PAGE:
It is early in the school year, only week two, and I am talking to my class about sketchnotes when I see the light bulb go off over someone's head.
You mean we don't have to copy everything out of the textbook?
The realization actually made this student's face light up.
I try to introduce the concept of sketchnotes, or visual note taking, in snack size portions before asking the students to try out this style of note taking. I start with practice in the areas of three basic elements: Text (Heirarchy), Image and structure. Vocabulary terms are a great opportunity for students to practice visual representations of concepts, and apparently more fun than copying definitions from the text book. But do they learn the words? Look at this student's example, I feel like this student has a better understanding of this concept than a student that copied words and definitions from a glossary.
The Lesson in digital format
Some more occasions for drawing concepts:
Sketchnotes in September:
When student's are starting of a new school year, it is the perfect time to talk about goal setting and what they hope to accomplish. One year I made a sketchnote of my bucket list. I uploaded a picture of it to Thinglink and added "touches" to it so that I could collect resources that would help me to accomplish my goals. As I checked things off of my bucket list, I added "touches" to my image that were in the form of text and photo as evidence of completion.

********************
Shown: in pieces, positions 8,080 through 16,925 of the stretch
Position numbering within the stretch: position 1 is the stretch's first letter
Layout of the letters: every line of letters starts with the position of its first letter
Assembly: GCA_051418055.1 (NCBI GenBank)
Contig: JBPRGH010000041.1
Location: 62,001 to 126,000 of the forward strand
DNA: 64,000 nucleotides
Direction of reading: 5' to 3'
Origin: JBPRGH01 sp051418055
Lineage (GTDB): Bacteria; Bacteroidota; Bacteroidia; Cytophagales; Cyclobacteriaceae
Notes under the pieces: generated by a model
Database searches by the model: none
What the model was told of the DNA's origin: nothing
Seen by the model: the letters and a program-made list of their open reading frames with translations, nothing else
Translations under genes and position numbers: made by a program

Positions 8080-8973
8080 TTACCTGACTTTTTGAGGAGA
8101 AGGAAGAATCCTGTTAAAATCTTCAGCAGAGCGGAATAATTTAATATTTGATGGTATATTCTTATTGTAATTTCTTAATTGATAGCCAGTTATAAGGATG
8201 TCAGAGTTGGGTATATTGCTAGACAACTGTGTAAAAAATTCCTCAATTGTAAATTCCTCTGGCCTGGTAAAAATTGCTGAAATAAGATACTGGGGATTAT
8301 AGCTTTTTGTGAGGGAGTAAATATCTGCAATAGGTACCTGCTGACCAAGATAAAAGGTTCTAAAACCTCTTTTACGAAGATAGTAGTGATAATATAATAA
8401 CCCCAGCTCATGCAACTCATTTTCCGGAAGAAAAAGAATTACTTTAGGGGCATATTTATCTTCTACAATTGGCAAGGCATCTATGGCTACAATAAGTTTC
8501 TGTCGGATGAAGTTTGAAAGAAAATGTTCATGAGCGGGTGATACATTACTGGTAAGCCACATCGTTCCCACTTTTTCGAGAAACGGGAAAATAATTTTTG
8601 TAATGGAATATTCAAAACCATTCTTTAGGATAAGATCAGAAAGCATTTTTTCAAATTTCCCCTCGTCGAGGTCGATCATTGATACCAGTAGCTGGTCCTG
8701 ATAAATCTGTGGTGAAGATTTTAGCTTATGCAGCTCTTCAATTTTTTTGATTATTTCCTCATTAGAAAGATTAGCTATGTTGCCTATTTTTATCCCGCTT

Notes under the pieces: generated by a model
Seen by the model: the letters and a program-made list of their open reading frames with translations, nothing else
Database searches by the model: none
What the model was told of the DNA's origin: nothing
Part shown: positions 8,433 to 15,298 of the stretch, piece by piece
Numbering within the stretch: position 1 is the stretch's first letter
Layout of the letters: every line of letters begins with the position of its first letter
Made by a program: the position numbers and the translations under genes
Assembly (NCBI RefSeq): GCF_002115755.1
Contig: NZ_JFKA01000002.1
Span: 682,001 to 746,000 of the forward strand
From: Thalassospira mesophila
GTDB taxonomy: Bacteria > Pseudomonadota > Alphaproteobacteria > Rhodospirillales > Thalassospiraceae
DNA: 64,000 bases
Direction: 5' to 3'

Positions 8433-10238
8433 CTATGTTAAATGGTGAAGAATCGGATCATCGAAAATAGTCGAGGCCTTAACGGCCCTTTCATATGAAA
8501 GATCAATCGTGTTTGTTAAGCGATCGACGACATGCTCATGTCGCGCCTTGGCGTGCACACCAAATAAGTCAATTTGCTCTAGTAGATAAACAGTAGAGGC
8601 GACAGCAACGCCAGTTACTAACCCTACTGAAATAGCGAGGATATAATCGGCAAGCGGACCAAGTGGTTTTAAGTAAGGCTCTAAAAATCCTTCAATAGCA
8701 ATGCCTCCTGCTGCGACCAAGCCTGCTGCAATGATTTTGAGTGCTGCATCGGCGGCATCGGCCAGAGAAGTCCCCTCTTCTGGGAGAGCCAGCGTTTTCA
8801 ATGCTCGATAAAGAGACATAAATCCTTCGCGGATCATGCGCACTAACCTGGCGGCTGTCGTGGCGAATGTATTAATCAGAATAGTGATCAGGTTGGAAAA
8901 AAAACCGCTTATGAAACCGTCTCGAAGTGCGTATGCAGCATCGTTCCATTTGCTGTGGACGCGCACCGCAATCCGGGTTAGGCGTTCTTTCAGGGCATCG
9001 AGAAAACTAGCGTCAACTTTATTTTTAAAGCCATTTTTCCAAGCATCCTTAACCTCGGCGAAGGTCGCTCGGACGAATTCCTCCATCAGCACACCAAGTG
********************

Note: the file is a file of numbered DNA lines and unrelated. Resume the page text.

Sketchnotes in January:
The #OneWord version of a New Year's Resolution was a great opportunity for us to practice drawing concepts. My #OneWord was CULTIVATE. We practice mindful meditation, so our #OneWord sketches became our anchor word during our mindfulness practice. Sketching the concept really helped us to have a deeper understanding of our anchor words and what they meant to us.
Sketchnotes in February:
Although I did this sketch titled "Things That I Love" as a Valentine's Day activity, it would also be a good one to do at the beginning of the year when you are getting to know each other. Reflection and sharing is really important; don't leave that part out. You can just have students leave their sketch on their desk or table and then allow time for wandering around the room to look at other student's sketches as if they were in an art gallery. When gallery walk time is up, ask the student's to share by asking follow up questions: